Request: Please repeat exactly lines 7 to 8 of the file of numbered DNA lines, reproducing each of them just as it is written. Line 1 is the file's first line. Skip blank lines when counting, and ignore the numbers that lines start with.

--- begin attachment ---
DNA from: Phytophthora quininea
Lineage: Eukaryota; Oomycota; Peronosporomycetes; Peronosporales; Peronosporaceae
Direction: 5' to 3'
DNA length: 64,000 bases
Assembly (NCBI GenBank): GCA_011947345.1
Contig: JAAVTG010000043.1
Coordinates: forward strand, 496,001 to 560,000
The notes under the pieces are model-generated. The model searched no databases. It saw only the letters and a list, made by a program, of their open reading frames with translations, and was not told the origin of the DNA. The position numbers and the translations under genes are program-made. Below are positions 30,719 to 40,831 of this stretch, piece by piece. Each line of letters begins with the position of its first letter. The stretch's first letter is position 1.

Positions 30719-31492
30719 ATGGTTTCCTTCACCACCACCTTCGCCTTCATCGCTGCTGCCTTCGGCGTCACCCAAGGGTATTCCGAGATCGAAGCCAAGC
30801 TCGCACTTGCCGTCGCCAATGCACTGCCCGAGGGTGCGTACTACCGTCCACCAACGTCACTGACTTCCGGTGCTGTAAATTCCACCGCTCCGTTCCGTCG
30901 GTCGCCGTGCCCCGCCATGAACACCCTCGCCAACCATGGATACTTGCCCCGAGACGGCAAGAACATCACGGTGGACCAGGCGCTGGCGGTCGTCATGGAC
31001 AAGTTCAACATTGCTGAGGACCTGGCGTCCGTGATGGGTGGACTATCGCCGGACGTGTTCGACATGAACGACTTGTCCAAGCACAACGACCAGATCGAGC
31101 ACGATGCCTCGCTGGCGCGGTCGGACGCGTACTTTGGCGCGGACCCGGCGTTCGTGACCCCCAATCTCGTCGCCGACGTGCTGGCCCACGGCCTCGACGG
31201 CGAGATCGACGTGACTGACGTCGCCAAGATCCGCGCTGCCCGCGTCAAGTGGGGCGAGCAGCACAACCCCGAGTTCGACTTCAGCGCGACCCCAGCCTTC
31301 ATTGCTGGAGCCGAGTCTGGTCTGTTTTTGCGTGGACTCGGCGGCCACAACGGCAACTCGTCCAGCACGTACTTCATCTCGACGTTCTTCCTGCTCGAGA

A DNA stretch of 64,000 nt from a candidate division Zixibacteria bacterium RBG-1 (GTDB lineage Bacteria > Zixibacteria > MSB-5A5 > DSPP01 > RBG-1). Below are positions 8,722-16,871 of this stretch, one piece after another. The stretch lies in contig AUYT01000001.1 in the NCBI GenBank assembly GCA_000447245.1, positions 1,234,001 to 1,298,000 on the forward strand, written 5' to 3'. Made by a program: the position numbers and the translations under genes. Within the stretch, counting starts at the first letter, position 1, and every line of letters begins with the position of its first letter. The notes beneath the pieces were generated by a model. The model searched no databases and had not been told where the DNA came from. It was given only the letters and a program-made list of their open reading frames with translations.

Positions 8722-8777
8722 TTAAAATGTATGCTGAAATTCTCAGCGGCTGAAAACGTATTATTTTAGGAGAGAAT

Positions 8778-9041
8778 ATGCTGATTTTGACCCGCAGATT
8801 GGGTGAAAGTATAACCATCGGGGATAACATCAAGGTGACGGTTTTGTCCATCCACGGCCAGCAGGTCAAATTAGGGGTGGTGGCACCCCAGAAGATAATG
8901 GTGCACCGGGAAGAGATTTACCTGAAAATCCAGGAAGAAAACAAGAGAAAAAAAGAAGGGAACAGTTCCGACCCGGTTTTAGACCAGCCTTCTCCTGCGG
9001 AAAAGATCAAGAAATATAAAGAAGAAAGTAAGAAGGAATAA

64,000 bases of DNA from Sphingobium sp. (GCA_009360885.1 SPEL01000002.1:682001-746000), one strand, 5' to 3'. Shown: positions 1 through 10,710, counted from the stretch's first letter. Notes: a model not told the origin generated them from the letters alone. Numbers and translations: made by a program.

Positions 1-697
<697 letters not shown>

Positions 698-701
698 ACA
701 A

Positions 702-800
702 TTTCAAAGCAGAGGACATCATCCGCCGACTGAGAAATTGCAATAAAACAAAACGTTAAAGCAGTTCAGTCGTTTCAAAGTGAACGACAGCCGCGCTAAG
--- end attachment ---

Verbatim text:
Coordinates: forward strand, 496,001 to 560,000
The notes under the pieces are model-generated. The model searched no databases. It saw only the letters and a list, made by a program, of their open reading frames with translations, and was not told the origin of the DNA. The position numbers and the translations under genes are program-made. Below are positions 30,719 to 40,831 of this stretch, piece by piece. Each line of letters begins with the position of its first letter. The stretch's first letter is position 1.